Compassion Evangelical Hospital

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In This Issue
An Experience Beyond Words
Hospital Operations
Spiritual Climate
African Relationships

Building Health

Building Hope

Woman with Child
Giving the best medical and surgical care possible according to the means that God provides, with compassion, and  sharing the gospel of Christ clearly with everyone who comes.
September 2010 Update
Dwight Slater and Ulli Jonen recently returned from a two week trip to Guinea.  They returned re-energized for the work of Compassion Evangelical Hospital.

Ulli Jonen is retired from Volkswagen and helping improve the function of the various committees within CEH here in the USA. He serves as the COO of
Dwight  interpreting for Ulli at the MIAPE Service
Dwight and Ulli at the MIAPE Church in Guinea
CEH and as a volunteer with Send International as well as being an active leader with Bible Study Fellowship. 

This trip had an especially meaningful impact on Ulli; he shares from his heart in this month's newsletter.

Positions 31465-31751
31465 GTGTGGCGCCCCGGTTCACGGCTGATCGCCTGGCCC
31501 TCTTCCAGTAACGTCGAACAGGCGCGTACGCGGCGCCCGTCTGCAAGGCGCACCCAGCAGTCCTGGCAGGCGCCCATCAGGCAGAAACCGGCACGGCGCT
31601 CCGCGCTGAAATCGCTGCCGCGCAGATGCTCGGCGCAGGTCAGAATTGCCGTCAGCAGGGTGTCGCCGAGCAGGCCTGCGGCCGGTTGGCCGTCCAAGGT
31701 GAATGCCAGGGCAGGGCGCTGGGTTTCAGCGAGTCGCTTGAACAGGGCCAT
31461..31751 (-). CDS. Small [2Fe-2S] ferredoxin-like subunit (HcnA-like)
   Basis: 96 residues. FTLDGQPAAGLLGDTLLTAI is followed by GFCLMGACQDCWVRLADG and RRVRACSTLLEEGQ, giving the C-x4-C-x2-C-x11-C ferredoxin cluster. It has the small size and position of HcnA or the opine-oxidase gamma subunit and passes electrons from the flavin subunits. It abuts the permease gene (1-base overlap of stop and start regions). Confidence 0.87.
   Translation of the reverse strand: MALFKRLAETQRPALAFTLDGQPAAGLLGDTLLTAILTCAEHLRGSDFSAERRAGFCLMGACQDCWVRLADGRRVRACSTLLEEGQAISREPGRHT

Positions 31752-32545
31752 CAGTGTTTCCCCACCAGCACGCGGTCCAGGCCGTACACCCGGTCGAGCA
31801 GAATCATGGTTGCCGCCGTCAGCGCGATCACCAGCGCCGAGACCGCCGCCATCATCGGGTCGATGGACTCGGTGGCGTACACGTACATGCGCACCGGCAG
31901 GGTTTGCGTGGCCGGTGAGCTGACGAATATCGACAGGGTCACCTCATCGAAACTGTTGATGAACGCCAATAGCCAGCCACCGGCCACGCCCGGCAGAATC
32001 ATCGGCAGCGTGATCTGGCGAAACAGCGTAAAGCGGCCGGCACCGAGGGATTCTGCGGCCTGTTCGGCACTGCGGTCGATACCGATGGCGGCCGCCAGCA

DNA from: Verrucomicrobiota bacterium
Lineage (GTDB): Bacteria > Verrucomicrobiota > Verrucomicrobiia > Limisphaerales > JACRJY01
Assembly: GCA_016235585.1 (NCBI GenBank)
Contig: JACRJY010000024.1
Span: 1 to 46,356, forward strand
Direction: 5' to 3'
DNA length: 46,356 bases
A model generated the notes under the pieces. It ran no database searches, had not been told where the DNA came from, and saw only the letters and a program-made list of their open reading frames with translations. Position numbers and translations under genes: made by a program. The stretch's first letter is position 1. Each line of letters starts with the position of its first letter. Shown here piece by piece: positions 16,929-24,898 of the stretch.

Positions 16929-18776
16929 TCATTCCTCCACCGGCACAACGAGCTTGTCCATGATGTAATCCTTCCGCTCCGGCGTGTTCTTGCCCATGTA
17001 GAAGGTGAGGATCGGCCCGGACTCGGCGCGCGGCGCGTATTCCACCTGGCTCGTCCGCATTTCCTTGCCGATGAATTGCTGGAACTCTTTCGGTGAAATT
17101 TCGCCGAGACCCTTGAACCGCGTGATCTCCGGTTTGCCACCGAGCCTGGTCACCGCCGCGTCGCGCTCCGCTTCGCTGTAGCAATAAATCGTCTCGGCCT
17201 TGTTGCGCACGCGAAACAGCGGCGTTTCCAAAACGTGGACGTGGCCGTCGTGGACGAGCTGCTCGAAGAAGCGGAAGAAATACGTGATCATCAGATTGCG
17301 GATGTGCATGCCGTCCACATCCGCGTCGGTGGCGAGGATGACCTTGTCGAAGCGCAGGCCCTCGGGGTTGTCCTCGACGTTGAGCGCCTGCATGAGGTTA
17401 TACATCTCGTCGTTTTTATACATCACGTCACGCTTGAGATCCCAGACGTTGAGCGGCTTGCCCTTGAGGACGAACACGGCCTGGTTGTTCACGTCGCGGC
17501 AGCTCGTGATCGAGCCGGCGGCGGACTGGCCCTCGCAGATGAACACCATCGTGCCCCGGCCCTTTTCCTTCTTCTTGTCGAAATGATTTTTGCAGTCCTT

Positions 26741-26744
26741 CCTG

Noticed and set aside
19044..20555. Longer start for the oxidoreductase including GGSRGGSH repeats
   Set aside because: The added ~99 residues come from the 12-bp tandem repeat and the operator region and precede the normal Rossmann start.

Please enjoy the details and feel the excitement!

An Experience Beyond Words
To say that my first trip to Guinea (and Africa) was a trip of a lifetime would not adequately describe how I feel about the time spent at Compassion Evangelical Hospital.  Seeing the hospital first hand, meeting the people that I have heard about and prayed for and stepping into a culture that is vastly different from anything I have ever seen was an experience beyond words.  My heart and mind were touched and God humbled me in wonderful ways.

With a group of new friends.
Ulli with a group of local people

I could not have asked for a better travel companion. Dwight Slater was my built-in doctor, translator, travel-guide, prayer partner, food advisor, and teacher. We had a very successful trip as we accomplished the tasks set beforehand.  More importantly, we developed a deeper relationship with each other that allowed for many hours of fellowship, devotional time, and personal bonding.
We left the USA August 28th and returned September 13th. Between August 31st and September 10th we had multiple group and private meetings with the medical and construction staff at the hospital. We were able to have personal meetings with national and regional leaders of the Guinea health system. The Mamou Mayor also spent time with us to review progress at the hospital. These Guinean leaders are very much aware of the impact CEH is having on the region. Without prompting they expressed their appreciation for the medical care provided.  They also thanked us for the leadership in providing valuable, on-time quality reports about the medical statistics and findings at the hospital.